Jesus’s Recipe for Virtue

October 25, 2019

My first encounter with recipes was in high school. I had a required course called “Family Living.” It was a course designed to teach us necessary life skills. One assignment was to cook a meal at home for our family.

The first dinner I cooked following recipes was fried chicken, mashed potatoes, and green beans. Okay, I just heated the green beans, but the mashed potatoes were from real potatoes. I learned that following a recipe leads to a particular dish. When you follow the recipe for fried chicken you do not end up with meatloaf. Following a recipe also leads to a particular dish with consistency. All things being equal, if you or anyone else follows the recipe, the same results will occur every time.

I believe that Jesus has a recipe for virtue. What do I mean by virtue? Virtue has to do with moral living and goodness. If we follow Jesus’s recipe, we will develop into people of good character. For the goal is to be like him, conformed to the image of God’s Son (Romans 8:29). And this recipe will work for everyone who tries it. There is consistency in results following Jesus’s instructions.

Jesus instructs us, “Follow me” (Mark 8:34). Jesus says this twenty times in the gospels. Following Jesus excludes other recipes for virtue or the good life, and competing recipes exist. Historically, the people of God have not always been good at following the Lord’s instructions. They have frequently borrowed from other recipes spoiling the dish. Following Jesus acknowledges him as the living, risen Lord. And this path to virtue requires a relationship with him.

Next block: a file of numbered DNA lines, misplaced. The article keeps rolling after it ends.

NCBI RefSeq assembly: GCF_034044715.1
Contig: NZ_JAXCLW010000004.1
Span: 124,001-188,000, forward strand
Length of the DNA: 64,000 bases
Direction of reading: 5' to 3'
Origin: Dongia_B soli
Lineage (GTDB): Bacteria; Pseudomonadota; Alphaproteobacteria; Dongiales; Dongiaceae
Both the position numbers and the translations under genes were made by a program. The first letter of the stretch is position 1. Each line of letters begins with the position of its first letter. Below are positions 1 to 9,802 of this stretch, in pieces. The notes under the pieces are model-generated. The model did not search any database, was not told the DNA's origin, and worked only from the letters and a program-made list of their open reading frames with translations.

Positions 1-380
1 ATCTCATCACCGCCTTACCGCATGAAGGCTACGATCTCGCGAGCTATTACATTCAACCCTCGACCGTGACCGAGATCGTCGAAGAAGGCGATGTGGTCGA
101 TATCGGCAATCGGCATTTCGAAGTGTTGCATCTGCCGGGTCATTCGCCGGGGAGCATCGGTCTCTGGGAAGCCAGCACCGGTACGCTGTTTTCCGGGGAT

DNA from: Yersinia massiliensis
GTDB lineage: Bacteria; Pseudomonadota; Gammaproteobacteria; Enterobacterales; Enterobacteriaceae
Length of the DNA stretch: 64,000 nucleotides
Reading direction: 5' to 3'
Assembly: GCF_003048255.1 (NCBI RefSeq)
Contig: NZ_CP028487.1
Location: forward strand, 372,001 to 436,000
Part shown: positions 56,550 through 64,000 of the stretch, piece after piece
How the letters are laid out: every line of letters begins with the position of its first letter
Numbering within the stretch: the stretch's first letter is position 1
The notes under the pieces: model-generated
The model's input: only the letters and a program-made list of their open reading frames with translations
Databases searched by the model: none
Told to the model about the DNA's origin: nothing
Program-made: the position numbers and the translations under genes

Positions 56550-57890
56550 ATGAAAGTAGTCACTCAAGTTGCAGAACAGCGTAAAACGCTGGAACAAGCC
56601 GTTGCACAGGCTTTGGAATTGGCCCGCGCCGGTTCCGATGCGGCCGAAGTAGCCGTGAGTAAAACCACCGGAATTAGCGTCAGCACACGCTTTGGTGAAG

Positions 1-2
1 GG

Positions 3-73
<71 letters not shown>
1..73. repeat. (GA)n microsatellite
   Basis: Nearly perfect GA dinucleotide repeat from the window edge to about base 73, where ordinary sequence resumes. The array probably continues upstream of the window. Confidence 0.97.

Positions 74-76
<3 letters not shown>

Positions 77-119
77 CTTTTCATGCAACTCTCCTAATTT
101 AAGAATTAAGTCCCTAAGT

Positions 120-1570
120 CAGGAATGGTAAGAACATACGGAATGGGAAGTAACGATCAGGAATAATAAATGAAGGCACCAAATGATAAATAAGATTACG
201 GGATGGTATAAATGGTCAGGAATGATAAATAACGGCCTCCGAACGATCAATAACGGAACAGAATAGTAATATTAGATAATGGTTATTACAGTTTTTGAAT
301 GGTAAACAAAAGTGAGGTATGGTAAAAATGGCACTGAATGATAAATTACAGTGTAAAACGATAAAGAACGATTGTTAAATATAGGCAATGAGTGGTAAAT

Jesus also instructs us, “Deny yourself and take up your cross” (Mark 8:34). Luke helpfully notes that taking up your cross is a daily task (Luke 9:23). The cross was an instrument of execution, so Jesus’s words were shocking. But speaking of death appears to be a death to self, which compliments the command to deny yourself. Self-denial is certainly counter-cultural. Self-denial is putting Jesus and God first in our lives. Self-denial and dying to self is also putting sin out of our lives and filling ourselves with the things of God.

This is the basic recipe. Yes, there are other commands. But these instructions prepare us to follow Jesus anywhere he leads and do anything he commands. Following Jesus will lead to the virtuous and good life. If we are going to find the life that pleases God, we need Jesus’s recipe for virtue.

— Russ Holdern

In the House of Mourning

October 18, 2019

Ecclesiastes has a counterintuitive proverb: “It is better to go to the house of mourning than to go to the house of feasting, for this is the end of all mankind, and the living will lay it to heart” (Ecclesiastes 7:2, ESV).

Obviously, it would be more fun to go to the house of feasting, and Ecclesiastes is not opposed to enjoyment. In fact, enjoyment is a gift of God (3:13). Yet, the house of mourning teaches us the brevity of life. Death may come suddenly, or it may be expected with the decline of aging or the wasting away from disease. But unless the Lord returns first, we will all die.

It doesn’t matter whether you are a celebrity or ordinary, wealthy or poor, wise or foolish. Death is a reality of life. The speaker of Ecclesiastes struggles looking at life under the sun. I suspect “under the sun” may suggest life from merely this world’s point of view. From that vantage point, we hear him lament:

Then I said in my heart, “What happens to the fool will happen to me also. Why then have I been so very wise?” And I said in my heart that this also is vanity. For of the wise as of the fool there is no enduring remembrance, seeing that in the days to come all will have been long forgotten. How the wise dies just like the fool! So I hated life, because what is done under the sun was grievous to me, for all is vanity and a striving after wind.” Ecclesiastes 2:15-17, ESV